Not Just a Dance


Photo Credit: Sienna Rock

Boise High’s 2021 homecoming dance at the Fort Boise baseball field.

Sienna Rock, Editor-in-Chief

What is homecoming? To most people, it might just be an opportunity to pick out a nice outfit, get their hair done, find a date, and have a good time. However, there is a long history to what exactly homecoming is and why we have it. Since day one, the dance has been filled with partying, parades, speeches, and more. Even though we might have a different idea of what exactly homecoming is, the tradition has been able to stay relevant for over a 100 years. 

The idea of “coming home” dates all the way back to the 1870’s. For the Harvard-Yale rival game, alumni from both schools were invited to come watch the game and return home. However, the first official homecoming celebrations weren’t held until the 1910’s. There are three schools that have argued over who held the first official game and dance: University of Missouri, Baylor University, and University of Illinois. 

It is believed that Baylor University held the first homecoming game and activities. However, they called it “Good Will Week” instead. The week consisted of parades, speeches, reunions, concerts, and most importantly, the football game and a formal dance. They held these celebrations to “catch the Baylor spirit again” and renew friendships. Another difference with Good Will Week was that it was held Thanksgiving weekend rather than earlier on in the year. Baylor’s coming home celebrations didn’t become annual until 1934, unlike University of Illinois, who started their tradition in 1910 and have kept it since then.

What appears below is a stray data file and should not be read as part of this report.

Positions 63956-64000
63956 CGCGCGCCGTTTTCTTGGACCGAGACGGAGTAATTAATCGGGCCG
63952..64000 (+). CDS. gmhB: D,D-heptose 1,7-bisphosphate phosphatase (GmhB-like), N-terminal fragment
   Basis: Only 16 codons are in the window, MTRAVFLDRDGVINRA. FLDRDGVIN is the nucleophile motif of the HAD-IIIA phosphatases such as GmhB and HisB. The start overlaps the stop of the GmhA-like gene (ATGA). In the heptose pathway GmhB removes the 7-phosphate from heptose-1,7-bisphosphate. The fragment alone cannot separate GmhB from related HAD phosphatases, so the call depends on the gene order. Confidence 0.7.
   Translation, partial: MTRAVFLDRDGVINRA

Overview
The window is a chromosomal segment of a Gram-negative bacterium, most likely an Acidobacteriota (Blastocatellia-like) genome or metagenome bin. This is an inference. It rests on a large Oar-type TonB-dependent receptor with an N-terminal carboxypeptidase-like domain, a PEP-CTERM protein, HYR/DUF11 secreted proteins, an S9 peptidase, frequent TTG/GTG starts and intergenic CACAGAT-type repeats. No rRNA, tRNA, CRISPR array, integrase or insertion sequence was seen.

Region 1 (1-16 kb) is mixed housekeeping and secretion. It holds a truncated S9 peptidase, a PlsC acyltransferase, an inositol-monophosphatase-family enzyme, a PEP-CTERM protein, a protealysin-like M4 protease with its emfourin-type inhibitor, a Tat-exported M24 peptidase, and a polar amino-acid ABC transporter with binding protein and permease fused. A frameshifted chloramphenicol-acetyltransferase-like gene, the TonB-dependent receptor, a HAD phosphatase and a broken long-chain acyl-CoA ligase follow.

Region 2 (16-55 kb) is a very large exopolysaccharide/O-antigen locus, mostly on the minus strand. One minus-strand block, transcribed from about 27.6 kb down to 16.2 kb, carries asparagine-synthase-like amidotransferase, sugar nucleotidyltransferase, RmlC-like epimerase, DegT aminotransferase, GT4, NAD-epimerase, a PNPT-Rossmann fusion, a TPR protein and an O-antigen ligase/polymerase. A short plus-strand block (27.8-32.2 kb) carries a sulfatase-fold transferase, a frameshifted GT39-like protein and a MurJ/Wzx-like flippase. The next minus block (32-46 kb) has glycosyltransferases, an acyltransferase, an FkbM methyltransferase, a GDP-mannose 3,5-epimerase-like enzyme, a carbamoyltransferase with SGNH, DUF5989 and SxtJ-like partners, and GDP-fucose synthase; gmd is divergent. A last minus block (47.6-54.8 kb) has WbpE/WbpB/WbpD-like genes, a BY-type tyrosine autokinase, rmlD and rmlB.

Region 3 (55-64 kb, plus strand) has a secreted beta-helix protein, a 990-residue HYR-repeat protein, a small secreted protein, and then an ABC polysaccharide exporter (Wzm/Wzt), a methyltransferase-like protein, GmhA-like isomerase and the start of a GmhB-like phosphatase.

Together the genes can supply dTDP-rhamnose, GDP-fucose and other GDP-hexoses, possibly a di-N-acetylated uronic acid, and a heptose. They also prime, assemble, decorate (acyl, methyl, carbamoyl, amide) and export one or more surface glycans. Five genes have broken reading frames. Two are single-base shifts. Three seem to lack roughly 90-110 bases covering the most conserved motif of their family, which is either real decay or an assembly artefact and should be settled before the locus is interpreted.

University of Illinois started their homecomings as an experiment. The Illinois-Chicago rivalry game was coming up and two seniors decided to design an event for it to helpfully get the school out of their losing slump. The event turned out to be bigger than anyone expected and Illinois finally broke their losing streak. Over twelve thousand alumni members were there to watch the victory. 

University of Missouri has been coined the originator of homecoming by the NCAA, Jeopardy, and Trivia Pursuit. It started in 1911 with athletic director and coach Chester Brewer asking alumni members to “come home”. They had just built a new field and wanted the alumni to inaugurate it. Parades, parties, pep rallies and more were held to help celebrate. It all led up to the homecoming game against University of Kansas, their rivals. University of Missouri’s homecoming celebration set an example for colleges across the country and many followed in their footsteps. 

Homecoming is way more than just a dance. It’s a chance for former students to come back and reminisce about their time in college. It’s a time for people to get decked out in merchandise and cheer on their football team. It’s an opportunity to celebrate your school and show school spirit.